Avoiding Real Estate Wire Fraud

If you’re in the process of buying a home, or plan to be, you need to be aware of real estate wire fraud.

The goal of this scam is to convince the victim to move the money for a down payment—usually tens, if not hundreds, of thousands of dollars—into an account controlled by the scammer, via wire transfer. And the problem with money sent by wire transfer is that it’s effectively impossible to retrieve. You could lose your down payment and the house.

In some cases, the thieves will use phishing techniques or malicious software to gain access to a realtor’s email accounts, then monitor communications for pending sales. In others, they may use publicly available online tools to identify pending sales, then set up a fake email account that will appear to come from the actual realtor (if the victim doesn’t examine it too closely).

When a sale is approaching its closing date, the thief will send an urgent email to the victim informing them that the instructions for making the down payment have changed—either a check is no longer acceptable and the victim will have to wire the funds, or if the payment was originally going to be made via wire, that they need it to be sent to a different account.

Either way, the message will include wiring instructions that lead to an account held by the scammer, not the realtor.

Losses from real estate wire fraud are growing, with hundreds of millions lost (and that number may be far lower than the actual total—many cases go unreported due to the potential for reputation damage). If you’re buying a house, know that you may very well be targeted. If you receive any new wiring information via email, or a message instructing you to e-sign documents or log in to a website, verify that with a call to the realtor to make sure it’s legit. Double-check everything in that email—is it coming from the correct email address; has the realtor’s command of English grammar suddenly changed?—and slow down instead of reacting quickly in the moment.

Going through extra steps can be a pain, but nothing compared to the pain of sending your entire down payment to a criminal.

Who is at Greatest Risk for Identity Theft?

Identity theft is a ubiquitous crime that comes in many forms and can affect anyone, but some groups of people are at an increased risk.


Children who are too young to have a credit history established are targeted by identity thieves for several reasons. With no history (and therefore no negative history), children represent a ‘clean slate’ for thieves to work with. Also, unless the parents are checking their child’s credit report—essentially to make sure there isn’t one yet—the theft may go unnoticed for years, at least until the victim becomes an adult and begins applying for student loans, credit cards or housing. If you’re a parent, be sure to check your kids’ credit reports whenever you check your own.


Seniors are often targeted for identity theft (and scams in general) over the phone and through online phishing attacks. Seniors are perceived to be most trusting, less savvy and wealthier, making them attractive targets for identity thieves. Some are also reluctant to report that they have been victimized, whether out of pride or shame, or fear that family members will think they are incapable of taking care of themselves.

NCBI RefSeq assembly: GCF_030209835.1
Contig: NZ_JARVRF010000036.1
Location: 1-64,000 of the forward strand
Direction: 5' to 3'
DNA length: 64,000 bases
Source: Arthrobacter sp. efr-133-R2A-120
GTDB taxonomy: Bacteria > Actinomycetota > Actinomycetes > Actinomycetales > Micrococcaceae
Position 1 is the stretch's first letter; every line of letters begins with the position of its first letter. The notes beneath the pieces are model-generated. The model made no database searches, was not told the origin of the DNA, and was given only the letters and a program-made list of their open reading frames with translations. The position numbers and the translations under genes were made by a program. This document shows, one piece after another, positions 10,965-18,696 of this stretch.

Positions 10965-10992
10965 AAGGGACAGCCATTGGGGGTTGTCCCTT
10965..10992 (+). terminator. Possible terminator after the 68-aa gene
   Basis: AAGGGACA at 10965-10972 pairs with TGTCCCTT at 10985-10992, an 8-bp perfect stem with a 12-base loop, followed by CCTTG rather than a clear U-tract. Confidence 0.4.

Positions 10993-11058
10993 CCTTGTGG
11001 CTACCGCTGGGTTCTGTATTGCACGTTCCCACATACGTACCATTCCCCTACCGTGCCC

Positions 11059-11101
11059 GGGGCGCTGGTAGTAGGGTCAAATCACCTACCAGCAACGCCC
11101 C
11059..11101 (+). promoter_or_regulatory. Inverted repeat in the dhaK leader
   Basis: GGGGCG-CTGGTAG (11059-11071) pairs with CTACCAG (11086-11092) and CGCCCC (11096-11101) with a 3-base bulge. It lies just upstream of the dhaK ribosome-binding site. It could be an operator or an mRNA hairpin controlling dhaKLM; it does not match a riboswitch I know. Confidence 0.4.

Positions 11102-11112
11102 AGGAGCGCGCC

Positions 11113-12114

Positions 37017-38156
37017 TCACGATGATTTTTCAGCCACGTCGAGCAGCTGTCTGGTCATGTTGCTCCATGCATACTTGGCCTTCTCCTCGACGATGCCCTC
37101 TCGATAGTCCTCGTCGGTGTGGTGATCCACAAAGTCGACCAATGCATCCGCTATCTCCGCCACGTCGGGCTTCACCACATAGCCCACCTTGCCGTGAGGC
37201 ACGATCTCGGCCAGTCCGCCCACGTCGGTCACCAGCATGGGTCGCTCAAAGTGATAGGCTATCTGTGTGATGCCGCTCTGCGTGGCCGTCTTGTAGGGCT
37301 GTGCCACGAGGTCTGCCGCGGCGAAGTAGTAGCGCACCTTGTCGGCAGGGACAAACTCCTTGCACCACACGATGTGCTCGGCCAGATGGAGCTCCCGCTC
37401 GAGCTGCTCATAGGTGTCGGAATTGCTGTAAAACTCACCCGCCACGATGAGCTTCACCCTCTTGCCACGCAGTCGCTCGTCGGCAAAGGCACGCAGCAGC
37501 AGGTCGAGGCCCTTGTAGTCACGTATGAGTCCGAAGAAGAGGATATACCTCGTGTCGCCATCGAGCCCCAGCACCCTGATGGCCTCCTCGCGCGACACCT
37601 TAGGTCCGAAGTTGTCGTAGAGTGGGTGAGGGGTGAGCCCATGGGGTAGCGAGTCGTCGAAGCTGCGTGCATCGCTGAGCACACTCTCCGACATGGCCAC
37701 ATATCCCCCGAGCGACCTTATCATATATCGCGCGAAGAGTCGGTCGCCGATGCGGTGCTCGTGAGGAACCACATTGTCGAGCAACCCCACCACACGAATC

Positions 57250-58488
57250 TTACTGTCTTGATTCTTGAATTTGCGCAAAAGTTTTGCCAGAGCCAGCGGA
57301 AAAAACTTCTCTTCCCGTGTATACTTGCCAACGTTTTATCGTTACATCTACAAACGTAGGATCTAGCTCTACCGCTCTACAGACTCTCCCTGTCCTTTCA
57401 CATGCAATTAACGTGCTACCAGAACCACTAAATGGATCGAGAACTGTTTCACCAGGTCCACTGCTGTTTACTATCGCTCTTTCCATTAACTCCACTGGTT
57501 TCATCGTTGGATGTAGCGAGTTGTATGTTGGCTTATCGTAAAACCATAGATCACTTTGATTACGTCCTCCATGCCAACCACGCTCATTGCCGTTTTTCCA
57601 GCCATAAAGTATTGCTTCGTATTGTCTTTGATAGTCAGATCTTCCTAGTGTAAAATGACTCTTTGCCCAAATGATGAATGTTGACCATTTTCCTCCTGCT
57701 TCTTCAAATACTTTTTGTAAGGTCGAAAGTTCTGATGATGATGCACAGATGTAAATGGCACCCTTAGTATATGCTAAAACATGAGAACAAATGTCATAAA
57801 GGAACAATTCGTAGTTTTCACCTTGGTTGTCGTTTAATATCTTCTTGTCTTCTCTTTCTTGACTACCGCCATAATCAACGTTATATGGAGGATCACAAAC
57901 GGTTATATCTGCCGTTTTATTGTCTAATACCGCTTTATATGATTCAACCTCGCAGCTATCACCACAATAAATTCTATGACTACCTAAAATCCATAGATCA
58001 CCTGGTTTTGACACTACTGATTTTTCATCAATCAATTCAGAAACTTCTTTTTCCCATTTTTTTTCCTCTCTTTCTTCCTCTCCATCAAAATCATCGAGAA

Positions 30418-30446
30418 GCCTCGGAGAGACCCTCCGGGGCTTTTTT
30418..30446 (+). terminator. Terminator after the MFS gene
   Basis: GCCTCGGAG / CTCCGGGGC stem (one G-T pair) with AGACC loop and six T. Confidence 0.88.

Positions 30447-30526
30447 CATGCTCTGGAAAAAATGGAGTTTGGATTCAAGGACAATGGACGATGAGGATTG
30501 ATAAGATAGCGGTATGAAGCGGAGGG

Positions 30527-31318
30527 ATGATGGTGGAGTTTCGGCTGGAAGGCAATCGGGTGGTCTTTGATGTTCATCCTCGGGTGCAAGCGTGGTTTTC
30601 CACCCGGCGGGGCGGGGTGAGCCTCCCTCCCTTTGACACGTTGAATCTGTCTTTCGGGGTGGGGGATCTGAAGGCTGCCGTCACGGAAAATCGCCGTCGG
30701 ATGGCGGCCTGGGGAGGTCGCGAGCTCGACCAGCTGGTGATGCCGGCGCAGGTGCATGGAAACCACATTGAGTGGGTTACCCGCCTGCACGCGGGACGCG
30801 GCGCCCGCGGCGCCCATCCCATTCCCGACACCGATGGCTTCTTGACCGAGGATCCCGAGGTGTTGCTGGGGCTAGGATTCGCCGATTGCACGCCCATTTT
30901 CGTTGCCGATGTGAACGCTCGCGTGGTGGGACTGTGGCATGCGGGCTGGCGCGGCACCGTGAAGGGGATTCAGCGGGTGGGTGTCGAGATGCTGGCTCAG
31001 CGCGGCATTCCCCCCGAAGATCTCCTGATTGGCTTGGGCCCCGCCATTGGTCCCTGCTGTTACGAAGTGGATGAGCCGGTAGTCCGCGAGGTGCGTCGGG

College Students

College students are at higher risk for identity theft, especially theft is carried out by someone they know. Many are applying for credit cards for the first time, so their credit histories are relatively clean, plus they may not yet be aware of how important it is to keep personal information safe.

Military Personnel

Military service can include significant stretches of time away from home, where collection calls from creditors doesn’t actually owe anything to (one of the warning signs of identity theft) go unanswered, bills from credit cards the victim never applied for go unseen (another red flag), and where the nature of the job can push things like checking a credit report for discrepancies to the back burner.

Higher Income Households

Identity theft takes many forms, but it’s usually financial in nature, so it makes sense that members of higher-income households would be at increased risk. The promise of larger account balances and higher credit ratings makes them a tempting target.


You probably knew this part was coming: even if none of the above categories apply to you, you don’t get to coast. Everyone is a potential victim, and some of your information is almost certainly already out there being bought and sold. Check your credit reports, don’t ignore unexpected collections calls or bills, place credit freezes, and stay informed so you know what to watch out for.

How to Avoid Fake Coupons

Have you ever heard of a little company called Walmart?

What about Costco? Amazon? Target?

Of course you have. They’re all huge corporations. A couple are beyond huge.

But with all the fake coupons circulating over social networks, you’d think they were obscure little startups in need of a gimmick—somethin’ real splashy!—to get people to notice them.

The pitch usually involves taking a short survey to get a coupon for 50% off your entire purchase, or a large discount—often $100 or more—from some large retail chain. What actually happens is that you’ll take an anything-but-short (and usually pretty-darned-long) survey that harvests personal information, including your email address so you can get plenty of spam sent to you, and then a fake coupon that you will be unable to redeem at whichever retailer the scammers have decided to use. In the most egregious cases, the survey website will make you install a program or app to get the fake coupon, which will turn out to be malicious software.